In Greece this week, 750,000 voters cast ballots for the neo-Nazi party Golden Dawn. Economic crisis and austerity is squeezing the political center and the extremes of left and right are exploiting the discontent by targetting “economic globalization,” the “loss of national sovereignty to the EU,” and, in the case of the fascistic right, “mass immigration.”
Winning 7 percent of the country’s popular vote secured 21 parliamentary seats out of 300. According to Haaretz, “the party expressly articulates neo-Nazi sentiments, publicly sings Nazi songs, and openly bandies about Nazi symbols.” The Jewish Daily Forward has noted that “the party openly displays copies of ‘Mein Kampf’ alongside works on Greek racial superiority at party headquarters.” Golden Dawn leader Nikolaos Mihaloliakos bellowed after the election results, “All the illegal immigration out! Out of my country, out of my home!” How? “Use your imagination,” Mihaloliakos replied. (Watch this video to get a sense of the political character of Golden Dawn.)
Of course, few Greeks are voting for Mein Kampf. Rather, they are voting for the promise of national renewal. Mihaloliakos calls for “a Greece liberated from global speculators … without the slavery of the bailout agreement and the surrender of our national sovereignty … [and] a Greece that will not be a social jungle because of the illegal immigrants.” Like Hamas and Hezbollah, Golden Dawn carries out a kind of dawa (proselytizing by welfare), delivering food to the poor and helping the elderly to the shops.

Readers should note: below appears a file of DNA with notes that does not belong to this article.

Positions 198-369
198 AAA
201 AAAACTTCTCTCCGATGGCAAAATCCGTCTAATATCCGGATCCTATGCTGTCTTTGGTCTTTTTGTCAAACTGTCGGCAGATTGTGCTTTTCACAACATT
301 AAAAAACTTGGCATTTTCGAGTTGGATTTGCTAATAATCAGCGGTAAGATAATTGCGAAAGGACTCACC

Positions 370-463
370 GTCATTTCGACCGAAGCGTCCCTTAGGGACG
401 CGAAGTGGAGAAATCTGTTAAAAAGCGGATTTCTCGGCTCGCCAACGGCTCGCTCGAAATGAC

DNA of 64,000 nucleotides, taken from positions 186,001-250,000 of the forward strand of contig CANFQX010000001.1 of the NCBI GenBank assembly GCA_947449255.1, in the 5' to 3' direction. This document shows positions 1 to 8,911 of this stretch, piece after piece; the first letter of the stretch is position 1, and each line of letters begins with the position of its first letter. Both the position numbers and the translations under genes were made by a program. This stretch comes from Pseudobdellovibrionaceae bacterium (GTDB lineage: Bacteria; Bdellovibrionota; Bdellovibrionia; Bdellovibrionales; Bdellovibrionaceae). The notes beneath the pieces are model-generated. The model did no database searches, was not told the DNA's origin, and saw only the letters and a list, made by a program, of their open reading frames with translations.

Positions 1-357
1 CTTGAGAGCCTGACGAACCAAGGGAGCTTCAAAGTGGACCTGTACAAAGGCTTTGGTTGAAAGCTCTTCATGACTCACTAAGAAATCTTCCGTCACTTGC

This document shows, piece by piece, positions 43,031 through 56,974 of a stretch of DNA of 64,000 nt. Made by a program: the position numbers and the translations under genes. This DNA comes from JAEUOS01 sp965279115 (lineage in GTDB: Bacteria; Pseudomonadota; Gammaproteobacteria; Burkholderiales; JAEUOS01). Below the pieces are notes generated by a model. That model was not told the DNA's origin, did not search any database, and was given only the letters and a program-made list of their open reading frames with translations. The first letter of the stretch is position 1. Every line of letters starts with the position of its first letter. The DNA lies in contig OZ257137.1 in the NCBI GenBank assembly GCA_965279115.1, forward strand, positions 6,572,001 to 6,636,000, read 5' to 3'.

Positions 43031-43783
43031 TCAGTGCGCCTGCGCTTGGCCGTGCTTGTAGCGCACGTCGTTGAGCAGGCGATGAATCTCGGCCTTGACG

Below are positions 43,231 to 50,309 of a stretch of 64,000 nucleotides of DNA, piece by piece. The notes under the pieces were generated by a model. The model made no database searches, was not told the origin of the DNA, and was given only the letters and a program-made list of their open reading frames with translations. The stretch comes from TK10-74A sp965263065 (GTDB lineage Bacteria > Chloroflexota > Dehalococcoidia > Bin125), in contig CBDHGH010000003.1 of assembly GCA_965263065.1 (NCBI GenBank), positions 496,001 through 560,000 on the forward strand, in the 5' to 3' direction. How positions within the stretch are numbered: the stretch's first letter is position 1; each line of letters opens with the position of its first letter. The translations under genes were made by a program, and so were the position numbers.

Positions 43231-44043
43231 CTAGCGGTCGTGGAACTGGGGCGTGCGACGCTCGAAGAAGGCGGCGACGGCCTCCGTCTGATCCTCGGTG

The swing to the Greek far left was much more pronounced. Panos Garganas, the editor of the Trotskyist Workers Solidarity, was euphoric. “The swing to the left was huge. The vote for left parties reached 2,115,000—over 33 per cent of the total.” (He is not including Pasok, note.) He dismissed the fascist breakthrough as “the only dark spot in the results.” Some spot.
In short, the Greek center could not hold. Pasok and New Democracy normally win 85 percent of the vote between them. This time—after backing the austerity programs imposed by the EU—they only secured 34 percent, combined.
None of this is really surprising. The Greek economy is imploding. The 7 percent fall in economic output last year will be matched by a 7 percent fall this year. Out of a population of about 11 million, 1.5 million are unemployed. Wages are down 22 percent and pensions have fallen 15 to 25 percent since 2010. The cuts in social services are deep. National economic sovereignty is in tatters, replaced by the rule of the EU “troika”—debt inspectors from the European Commission, European Central Bank, and International Monetary Fund—and a technocratic coalition government in Greece headed by former banker Lucas Papademos that has been subservient to the troika’s dictates.
Across Europe, the slow strangulation of the southern countries inside the eurozone must surely be brought to an end, the austerity programs of the northern countries must be replaced by coordinated growth and restructuring policy, and the banking system must be back into the social contract.